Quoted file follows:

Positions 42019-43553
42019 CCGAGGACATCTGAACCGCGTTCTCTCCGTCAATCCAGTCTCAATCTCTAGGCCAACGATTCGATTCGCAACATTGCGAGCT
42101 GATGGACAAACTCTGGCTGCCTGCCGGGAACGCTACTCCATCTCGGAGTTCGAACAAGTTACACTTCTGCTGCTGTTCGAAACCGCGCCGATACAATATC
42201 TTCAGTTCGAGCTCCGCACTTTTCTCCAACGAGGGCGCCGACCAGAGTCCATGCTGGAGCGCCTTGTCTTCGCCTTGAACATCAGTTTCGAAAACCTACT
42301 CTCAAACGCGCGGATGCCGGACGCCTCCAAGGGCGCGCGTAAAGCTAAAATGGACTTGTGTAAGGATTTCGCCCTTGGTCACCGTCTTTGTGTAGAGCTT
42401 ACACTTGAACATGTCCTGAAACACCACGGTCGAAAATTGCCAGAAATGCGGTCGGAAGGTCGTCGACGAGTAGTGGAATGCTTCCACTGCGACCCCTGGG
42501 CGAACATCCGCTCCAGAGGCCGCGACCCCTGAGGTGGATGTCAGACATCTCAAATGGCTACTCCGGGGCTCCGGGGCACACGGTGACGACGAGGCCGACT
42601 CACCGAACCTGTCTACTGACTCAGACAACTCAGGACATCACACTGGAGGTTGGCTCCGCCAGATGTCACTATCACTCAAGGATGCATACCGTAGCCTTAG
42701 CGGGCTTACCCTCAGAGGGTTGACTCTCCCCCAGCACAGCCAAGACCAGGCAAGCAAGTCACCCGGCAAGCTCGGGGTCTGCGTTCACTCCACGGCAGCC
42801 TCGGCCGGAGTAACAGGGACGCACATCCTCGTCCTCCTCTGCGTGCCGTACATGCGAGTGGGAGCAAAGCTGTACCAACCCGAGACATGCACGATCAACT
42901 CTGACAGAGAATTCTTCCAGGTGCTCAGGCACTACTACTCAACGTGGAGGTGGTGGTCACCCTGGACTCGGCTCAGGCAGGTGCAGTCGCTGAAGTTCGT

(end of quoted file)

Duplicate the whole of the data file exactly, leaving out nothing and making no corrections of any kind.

Positions 42019-43553
42019 CCGAGGACATCTGAACCGCGTTCTCTCCGTCAATCCAGTCTCAATCTCTAGGCCAACGATTCGATTCGCAACATTGCGAGCT
42101 GATGGACAAACTCTGGCTGCCTGCCGGGAACGCTACTCCATCTCGGAGTTCGAACAAGTTACACTTCTGCTGCTGTTCGAAACCGCGCCGATACAATATC
42201 TTCAGTTCGAGCTCCGCACTTTTCTCCAACGAGGGCGCCGACCAGAGTCCATGCTGGAGCGCCTTGTCTTCGCCTTGAACATCAGTTTCGAAAACCTACT
42301 CTCAAACGCGCGGATGCCGGACGCCTCCAAGGGCGCGCGTAAAGCTAAAATGGACTTGTGTAAGGATTTCGCCCTTGGTCACCGTCTTTGTGTAGAGCTT
42401 ACACTTGAACATGTCCTGAAACACCACGGTCGAAAATTGCCAGAAATGCGGTCGGAAGGTCGTCGACGAGTAGTGGAATGCTTCCACTGCGACCCCTGGG
42501 CGAACATCCGCTCCAGAGGCCGCGACCCCTGAGGTGGATGTCAGACATCTCAAATGGCTACTCCGGGGCTCCGGGGCACACGGTGACGACGAGGCCGACT
42601 CACCGAACCTGTCTACTGACTCAGACAACTCAGGACATCACACTGGAGGTTGGCTCCGCCAGATGTCACTATCACTCAAGGATGCATACCGTAGCCTTAG
42701 CGGGCTTACCCTCAGAGGGTTGACTCTCCCCCAGCACAGCCAAGACCAGGCAAGCAAGTCACCCGGCAAGCTCGGGGTCTGCGTTCACTCCACGGCAGCC
42801 TCGGCCGGAGTAACAGGGACGCACATCCTCGTCCTCCTCTGCGTGCCGTACATGCGAGTGGGAGCAAAGCTGTACCAACCCGAGACATGCACGATCAACT
42901 CTGACAGAGAATTCTTCCAGGTGCTCAGGCACTACTACTCAACGTGGAGGTGGTGGTCACCCTGGACTCGGCTCAGGCAGGTGCAGTCGCTGAAGTTCGT